Dairy farmers watch NAFTA closely

Canadian dairy producers are watching NAFTA renegotiations like a hawk, but predicting what demands U.S. negotiators will make of Canada and Mexico remains somewhere between ‘difficult’ and ‘impossible.’

“Through Dairy Farmers of Canada, we follow those trade talks very closely and we are on the ground at every round,” David Wiens, chair of Dairy Farmers of Manitoba said at a recent DFM meeting in Steinbach. He also said the federal government has done its best to keep dairy farmers informed of developments, saying the group feels they’ve been kept in the loop as never before.

“The Canadian government has been very open with us… throughout the negotiations it is constantly updating us as to what is going on, so that seems to be a little bit different than it has been in some of the other trade discussions that have happened (in the) past.”

The fourth round of North American Free Trade Agreement talks came to a close last week and a fifth round is scheduled to begin in Mexico on November 17. A previous deadline imposed by the U.S. had called for talks to conclude by the end of the year, however, American trade representative Robert Lighthizer has now signalled the U.S. will continue to participate in negotiations until March of next year.

Wiens, who also sits on Dairy Farmers of Canada’s executive, told dairy producers gathered for the meeting that U.S. negotiators have gone from wanting to modernize the trade deal to pushing for radical change.

“The Americans are intent on completely changing it and of course our concern there is in terms of supply management,” he told producers. “When it comes to agriculture, one of their key issues seems to be supply management.”

Media has widely reported that U.S. negotiators demanded an end to supply management in Canada. Not just for dairy, but also for poultry and eggs, during the last round of trade talks.

“All of you would have heard the U.S. has asked Canada in the last round of negotiations to actually completely open up our market to the U.S., and for the Canadian government that is a complete non-starter… that is something it simply won’t even respond to,” Wiens said. “But obviously that is something that demands our attention, and it’s really hard to say how the Americans are going to approach this in the future.”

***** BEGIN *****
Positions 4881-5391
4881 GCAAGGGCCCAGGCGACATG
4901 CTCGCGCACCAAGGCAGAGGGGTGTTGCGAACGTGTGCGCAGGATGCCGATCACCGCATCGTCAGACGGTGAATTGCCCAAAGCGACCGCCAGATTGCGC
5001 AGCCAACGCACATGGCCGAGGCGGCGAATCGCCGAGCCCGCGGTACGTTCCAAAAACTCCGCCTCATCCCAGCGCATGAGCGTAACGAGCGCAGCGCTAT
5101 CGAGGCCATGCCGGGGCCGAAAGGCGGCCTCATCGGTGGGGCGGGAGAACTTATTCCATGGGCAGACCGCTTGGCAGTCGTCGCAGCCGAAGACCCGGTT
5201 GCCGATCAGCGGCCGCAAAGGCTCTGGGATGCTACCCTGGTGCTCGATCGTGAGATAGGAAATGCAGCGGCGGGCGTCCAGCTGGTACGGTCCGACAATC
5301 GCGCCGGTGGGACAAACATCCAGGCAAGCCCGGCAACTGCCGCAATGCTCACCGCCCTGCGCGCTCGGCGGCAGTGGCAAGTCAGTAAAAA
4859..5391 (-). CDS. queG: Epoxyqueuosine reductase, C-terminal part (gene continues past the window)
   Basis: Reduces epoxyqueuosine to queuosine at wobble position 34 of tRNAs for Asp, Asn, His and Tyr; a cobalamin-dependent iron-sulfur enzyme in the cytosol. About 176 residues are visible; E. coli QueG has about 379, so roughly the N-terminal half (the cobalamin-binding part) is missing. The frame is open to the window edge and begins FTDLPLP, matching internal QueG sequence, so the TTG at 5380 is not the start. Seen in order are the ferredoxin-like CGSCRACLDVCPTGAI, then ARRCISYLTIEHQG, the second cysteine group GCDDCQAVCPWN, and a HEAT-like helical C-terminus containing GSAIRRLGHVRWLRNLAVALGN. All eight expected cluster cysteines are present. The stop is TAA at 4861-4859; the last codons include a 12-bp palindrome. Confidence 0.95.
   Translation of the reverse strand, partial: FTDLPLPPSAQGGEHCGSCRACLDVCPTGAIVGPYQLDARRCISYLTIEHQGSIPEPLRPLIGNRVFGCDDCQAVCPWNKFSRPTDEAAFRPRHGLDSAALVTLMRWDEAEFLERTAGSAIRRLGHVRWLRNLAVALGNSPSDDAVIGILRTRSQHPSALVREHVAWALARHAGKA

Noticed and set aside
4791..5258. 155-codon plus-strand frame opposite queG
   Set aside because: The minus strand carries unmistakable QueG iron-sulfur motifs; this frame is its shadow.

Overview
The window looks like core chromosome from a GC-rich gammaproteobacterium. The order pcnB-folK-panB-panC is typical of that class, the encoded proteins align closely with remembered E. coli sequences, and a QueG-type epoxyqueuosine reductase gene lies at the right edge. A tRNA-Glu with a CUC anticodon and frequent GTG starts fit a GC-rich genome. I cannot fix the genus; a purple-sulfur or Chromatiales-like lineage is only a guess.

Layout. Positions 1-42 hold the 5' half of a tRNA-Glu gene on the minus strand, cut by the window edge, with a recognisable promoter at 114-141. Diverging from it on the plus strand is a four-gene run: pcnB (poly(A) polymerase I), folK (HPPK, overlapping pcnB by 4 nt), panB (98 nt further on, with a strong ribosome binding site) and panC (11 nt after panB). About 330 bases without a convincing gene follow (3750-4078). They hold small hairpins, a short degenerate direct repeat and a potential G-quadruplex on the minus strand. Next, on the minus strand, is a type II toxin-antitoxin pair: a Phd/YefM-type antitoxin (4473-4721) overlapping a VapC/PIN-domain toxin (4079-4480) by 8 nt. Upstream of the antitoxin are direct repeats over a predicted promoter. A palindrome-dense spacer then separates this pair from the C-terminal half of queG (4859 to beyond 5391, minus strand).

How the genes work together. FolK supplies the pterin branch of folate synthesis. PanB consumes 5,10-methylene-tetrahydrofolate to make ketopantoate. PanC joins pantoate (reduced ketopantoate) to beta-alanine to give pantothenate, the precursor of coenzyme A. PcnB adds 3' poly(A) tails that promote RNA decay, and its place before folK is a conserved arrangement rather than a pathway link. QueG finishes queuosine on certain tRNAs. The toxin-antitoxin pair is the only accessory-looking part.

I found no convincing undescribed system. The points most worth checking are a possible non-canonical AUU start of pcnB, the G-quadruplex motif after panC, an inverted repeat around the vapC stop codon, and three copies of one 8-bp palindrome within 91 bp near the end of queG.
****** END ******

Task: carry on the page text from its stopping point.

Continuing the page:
But dairy producers aren’t alone when it comes to intense demands from U.S. trade negotiators.

“We shouldn’t feel singled out,” he said. “There are other areas of the trade agreement where, as one of the Canadian trade negotiators put it, there are exotic demands — or in other words, ridiculous demands that don’t really make any sense, particularly not in the context of a trade discussion.”

Trade talks have also spurred debate around supply management at home, but Wiens notes that many of the opinions espoused are not well informed. In a recent editorial published by a Toronto-based publication, one author claimed that Canadians pay two to three times more for basic nutrition than necessary because of supply management.

“Those are simply erroneous comments, they are not based on fact,” Wiens said. “There are all kinds of assumptions being made there.”

The third-generation dairy farmer pointed to a study by AC Nielsen that showed U.S. dairy products produced without bovine somatotropin, better known as bovine growth hormone, are actually more expensive than Canadian dairy products. Bovine growth hormone use is not permitted in Canada.

“I think some of these people, some of our critics seem to think that if they say it often enough, therefore it is true, and it simply is not,” he said. “So for them to make those claims about the cost that Canadian consumers are paying is simply not true.

“The other thing is that Canadians can have great confidence in the quality of our milk, of our food safety, what ProAction provides that assurance in terms of quality,” he added.

Dairy farmers are also bracing for the effects of the Comprehensive Economic Trade Agreement between Canada and the European Union, the first phase of which came into effect in September.

“We all know there are 17,700 tonnes that will be allowed in Canada starting this year,” Wiens added. “Then there is also the TPP, which has almost been forgotten about since Trump gave notice they would not be signing on to that deal… At first it seemed that it was, kind of a very, very long shot, but there appears to be more serious discussion around that with those countries involved, so from DFC’s perspective we continue to monitor that, because we have concerns there too.”

 

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